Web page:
cold and flues can be helped by acupuncture
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Battling Cold and Flu Season with Acupuncture

We Want to See You When You’re Sick!

Wellness starts with maintaining your body through nutrition, Chinese medicine and acupunctureBy Deanna Tasi

Until you’ve seen us regularly, most people don’t know that acupuncture and Chinese herbs are great for treating and preventing colds and flus.  Let’s start by saying, don’t worry about getting us sick!  We are in the know on how to protect ourselves when we’re around sick people- from washing our hands, to using essential oils, and disinfecting a space when needed- we’ve got ourselves (and other patients) covered.  Now back to you…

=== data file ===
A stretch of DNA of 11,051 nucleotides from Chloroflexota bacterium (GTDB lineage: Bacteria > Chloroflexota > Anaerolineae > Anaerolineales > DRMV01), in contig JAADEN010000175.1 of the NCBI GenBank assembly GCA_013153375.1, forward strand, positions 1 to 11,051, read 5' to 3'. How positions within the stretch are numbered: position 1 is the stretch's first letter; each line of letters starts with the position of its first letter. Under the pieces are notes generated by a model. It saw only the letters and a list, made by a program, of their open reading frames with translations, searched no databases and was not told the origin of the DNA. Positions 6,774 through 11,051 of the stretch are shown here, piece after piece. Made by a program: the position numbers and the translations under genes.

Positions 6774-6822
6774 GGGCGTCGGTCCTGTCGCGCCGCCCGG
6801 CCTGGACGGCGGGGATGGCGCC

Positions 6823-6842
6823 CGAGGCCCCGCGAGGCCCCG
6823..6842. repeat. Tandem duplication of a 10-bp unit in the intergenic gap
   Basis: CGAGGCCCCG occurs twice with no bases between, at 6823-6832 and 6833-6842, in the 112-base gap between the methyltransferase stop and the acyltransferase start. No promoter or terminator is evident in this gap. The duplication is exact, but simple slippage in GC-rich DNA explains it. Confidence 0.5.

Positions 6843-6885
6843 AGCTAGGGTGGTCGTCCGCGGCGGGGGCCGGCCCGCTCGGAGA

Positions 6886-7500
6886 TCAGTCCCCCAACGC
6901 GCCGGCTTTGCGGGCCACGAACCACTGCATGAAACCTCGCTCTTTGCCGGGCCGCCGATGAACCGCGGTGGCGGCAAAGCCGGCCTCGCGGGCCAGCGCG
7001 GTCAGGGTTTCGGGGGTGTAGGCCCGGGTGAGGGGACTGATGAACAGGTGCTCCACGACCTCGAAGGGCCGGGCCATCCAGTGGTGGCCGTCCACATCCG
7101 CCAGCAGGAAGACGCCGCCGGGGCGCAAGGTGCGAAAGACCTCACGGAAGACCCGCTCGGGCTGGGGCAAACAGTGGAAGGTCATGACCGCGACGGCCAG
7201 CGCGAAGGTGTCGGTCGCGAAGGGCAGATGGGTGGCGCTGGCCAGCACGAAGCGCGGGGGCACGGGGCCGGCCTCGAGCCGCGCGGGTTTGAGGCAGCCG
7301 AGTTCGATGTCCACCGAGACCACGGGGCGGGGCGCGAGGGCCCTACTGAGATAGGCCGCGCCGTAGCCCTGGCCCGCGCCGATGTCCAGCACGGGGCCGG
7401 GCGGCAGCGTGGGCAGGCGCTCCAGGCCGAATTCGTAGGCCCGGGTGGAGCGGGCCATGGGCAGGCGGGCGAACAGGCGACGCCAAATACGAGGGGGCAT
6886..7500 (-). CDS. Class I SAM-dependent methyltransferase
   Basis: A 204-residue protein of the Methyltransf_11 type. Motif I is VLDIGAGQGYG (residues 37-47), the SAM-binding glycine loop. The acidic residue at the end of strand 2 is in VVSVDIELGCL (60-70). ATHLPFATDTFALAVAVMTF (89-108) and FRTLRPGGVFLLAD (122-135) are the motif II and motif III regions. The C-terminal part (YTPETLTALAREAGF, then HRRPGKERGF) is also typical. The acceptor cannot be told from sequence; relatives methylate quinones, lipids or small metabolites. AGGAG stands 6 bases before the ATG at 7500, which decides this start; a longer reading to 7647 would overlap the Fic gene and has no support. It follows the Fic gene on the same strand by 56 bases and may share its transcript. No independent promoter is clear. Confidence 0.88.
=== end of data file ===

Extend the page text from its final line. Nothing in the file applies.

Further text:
Lifestyle Tips to Stay Healthy

Ideally, you’re not getting sick in the first place.  Just a few reminders on how to stay well through the cold season:

  • Get enough sleep! We all need to sleep more in the wintertime, and even one night of sleep deprivation can suppress your immune system the following day, making you more susceptible to catching a cold or flu.  So keep sleep a priority!
  • Wash your hands, often! And avoid touching your face, especially when your hands are not clean.  If you have kids, teach them to cough into their elbow crease rather than their hands- so they don’t contaminate everything they touch if they’re sick.
  • Eat warm/cooked foods. You’ve probably heard us recommend this in general- but this is especially important in the wintertime.  All of the body’s organs and systems affect one another- so keeping your digestion working well will help with your immune system.